Crested geckos are cold-blooded animals, which means that can’t create their own body heat – instead they need to absorb it from their environment.
If your crested gecko is to live a long and healthy life, therefore, you may well need to provide artificial heating so their cage reaches the optimal temperature.
But what are the best crested gecko heaters to achieve this?
That’s exactly what we’ll be covering in this guide. By the end you’ll know everything you need to know about heating your crested gecko vivarium. Let’s get started…
What Temperature is Best for Crested Geckos?
There is a lot of differing information when it comes to the ideal temperature for your crested gecko, so it is perhaps worth pausing for a moment just to discuss the situation. Some keepers claim that crested geckos can be largely kept at room temperatures. While there is a degree of truth in this, it really only applies to keepers living in the warmer areas of the USA.
Outside of these areas a crested gecko is only likely to be happy at room temperature for the hottest months of the year. Outside this, unless you have your central heating turned up high 24/7, then in reality some form of artificial heating will be necessary.
It is considered good practise when keeping any reptile as a pet to provide a temperature gradient, so that one area of the tank is warmer than elsewhere. In this way your crested gecko can move about as they would in nature, finding the most suitable area for their needs. They may bask in the warm area for a while, and then once they reach their optimal temperature will scurry off to explore other areas of their cage.
The ideal temperature for crested geckos is roughly 26-28’C / 78-82’F in the hottest part of the tank. Away from this hotspot the temperature ideally shouldn’t drop below 20’C / 70‘F.
Some keepers opt to turn their hotspot off at night, allowing the entire cage to drop to this cooler ambient temperature and there is no evidence that this does any harm at all to cresties.
The reality, therefore, is that unless the room in which you keep your crested gecko never falls below 20’C, and ideally remains quite a bit higher, then some kind of heater will be required.
While discussing the best temperatures for crested geckos it is also worth mentioning that cresties don’t tend to thrive in overly hot conditions. When temperatures start reaching 30’C/86’F or higher they can struggle, and there are cases where crested geckos have died from getting too hot.
This means that great care should be taken to avoid your gecko overheating, such as by ensuring their cage is not placed in direct sunlight, and by ensuring that a thermostat is in use at all times. We’ll talk more about thermostats a little later on, but for now let’s discuss some of the best heaters for crested geckos…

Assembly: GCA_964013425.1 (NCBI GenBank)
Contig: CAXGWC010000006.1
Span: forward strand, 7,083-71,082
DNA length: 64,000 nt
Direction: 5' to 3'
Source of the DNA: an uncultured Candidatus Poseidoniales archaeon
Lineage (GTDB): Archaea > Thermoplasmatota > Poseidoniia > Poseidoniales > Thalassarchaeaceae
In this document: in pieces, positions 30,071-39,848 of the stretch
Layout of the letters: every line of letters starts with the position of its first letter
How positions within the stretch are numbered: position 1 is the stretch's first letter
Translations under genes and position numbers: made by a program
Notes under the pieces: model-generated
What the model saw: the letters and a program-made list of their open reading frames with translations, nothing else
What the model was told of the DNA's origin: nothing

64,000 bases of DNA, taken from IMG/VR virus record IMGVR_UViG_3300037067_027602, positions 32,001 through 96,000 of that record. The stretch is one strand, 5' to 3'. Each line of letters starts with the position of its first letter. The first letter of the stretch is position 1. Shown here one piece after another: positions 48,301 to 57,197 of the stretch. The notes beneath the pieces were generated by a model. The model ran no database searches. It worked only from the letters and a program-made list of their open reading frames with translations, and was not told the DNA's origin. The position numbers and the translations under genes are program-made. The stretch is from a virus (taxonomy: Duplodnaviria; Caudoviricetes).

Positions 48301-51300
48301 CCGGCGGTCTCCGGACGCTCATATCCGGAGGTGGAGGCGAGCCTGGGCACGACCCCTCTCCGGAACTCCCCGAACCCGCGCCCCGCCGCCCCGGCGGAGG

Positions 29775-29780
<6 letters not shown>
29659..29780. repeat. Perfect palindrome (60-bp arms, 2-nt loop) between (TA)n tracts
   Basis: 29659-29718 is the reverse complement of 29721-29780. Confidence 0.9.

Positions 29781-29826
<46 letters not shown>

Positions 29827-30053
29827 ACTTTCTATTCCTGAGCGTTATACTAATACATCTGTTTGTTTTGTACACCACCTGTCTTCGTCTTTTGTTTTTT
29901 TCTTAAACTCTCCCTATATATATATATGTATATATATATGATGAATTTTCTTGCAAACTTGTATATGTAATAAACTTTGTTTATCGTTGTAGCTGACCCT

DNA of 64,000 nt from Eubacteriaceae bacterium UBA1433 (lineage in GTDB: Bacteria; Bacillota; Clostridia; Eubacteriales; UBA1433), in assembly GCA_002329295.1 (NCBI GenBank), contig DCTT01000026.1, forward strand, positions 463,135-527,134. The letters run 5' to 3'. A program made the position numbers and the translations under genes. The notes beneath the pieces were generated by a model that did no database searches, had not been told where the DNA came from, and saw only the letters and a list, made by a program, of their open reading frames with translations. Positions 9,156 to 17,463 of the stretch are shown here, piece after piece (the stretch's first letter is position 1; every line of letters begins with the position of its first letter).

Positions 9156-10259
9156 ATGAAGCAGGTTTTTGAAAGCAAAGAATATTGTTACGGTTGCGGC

Types of Crested Gecko Heaters
There are a number of different types of heaters that keepers use for crested geckos. In order to help you make an informed decisions about the best solution for your needs let’s discuss the pros and cons of each in turn…
Heat Mats / Under Tank Heaters (UTH)
Heat mats are, as the name suggests, flat heaters that are either placed underneath your crested gecko vivarium (hence “under tank heater”) or, more commonly in the case of crested geckos, is attached to the outer wall of their cage.
- UPGRADED DESIGN: Temperature can be adjusted manually. POWERFUL FUNCTION: Helps reptile for daily activity, appetite and metabolism. It can keep reptile tank warm without any harm to your pets and also won't disturb animals sleep pattern.
- Durable material: made of high quality PVC material, its soft surface can be flexible and folded. The heat mat is easy to clean, convenient to use and low energy.
- ENERGY-SAVING: This heater uses a solid state nichrome heating element Which only use 8 watts of electricity and costs only pennies a day to operate. HIGH EFFICIENCY: High-quality heating wire heating, stable performance and long service life.
Pros of Heat Mats for Crested Geckos
Heat mats are typically cheap to buy. They are also quite a low-powered type of heater, which means that they can be cheap to run, and are less likely to overheat than other heaters. Some better heat mats even come with a built-in thermostat which makes controlling temperatures a breeze. Lastly, heat mats are easy to fit in most crested gecko cages.
Cons of Heat Mats for Crested Geckos
The low power output of these heaters means that they will normally only raise the temperature in your tank by a small amount. For keepers in cooler climes therefore a heat mat may struggle to achieve the cage temperatures needed.
If you opt to use a heat mat as the main source of warmth in your crested gecko tank then remember that a temperature gradient is important. Attaching the heater to one wall of the cage can work well, as this side of the tank will then be warmer.
The other side of the tank should consequently be cooler. Try to offer multiple hides for your gecko so that they can adopt the one that sits at the ideal temperature for them.
Ceramic heaters are the more popular option for those reptile keepers who live in colder climates, or who are out at school or work all day with their central heating turned off. In appearance they look rather like a lightbulb, but are typically black or white in color and produce little or no visible light.
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Pros of Ceramic Heaters for Crested Geckos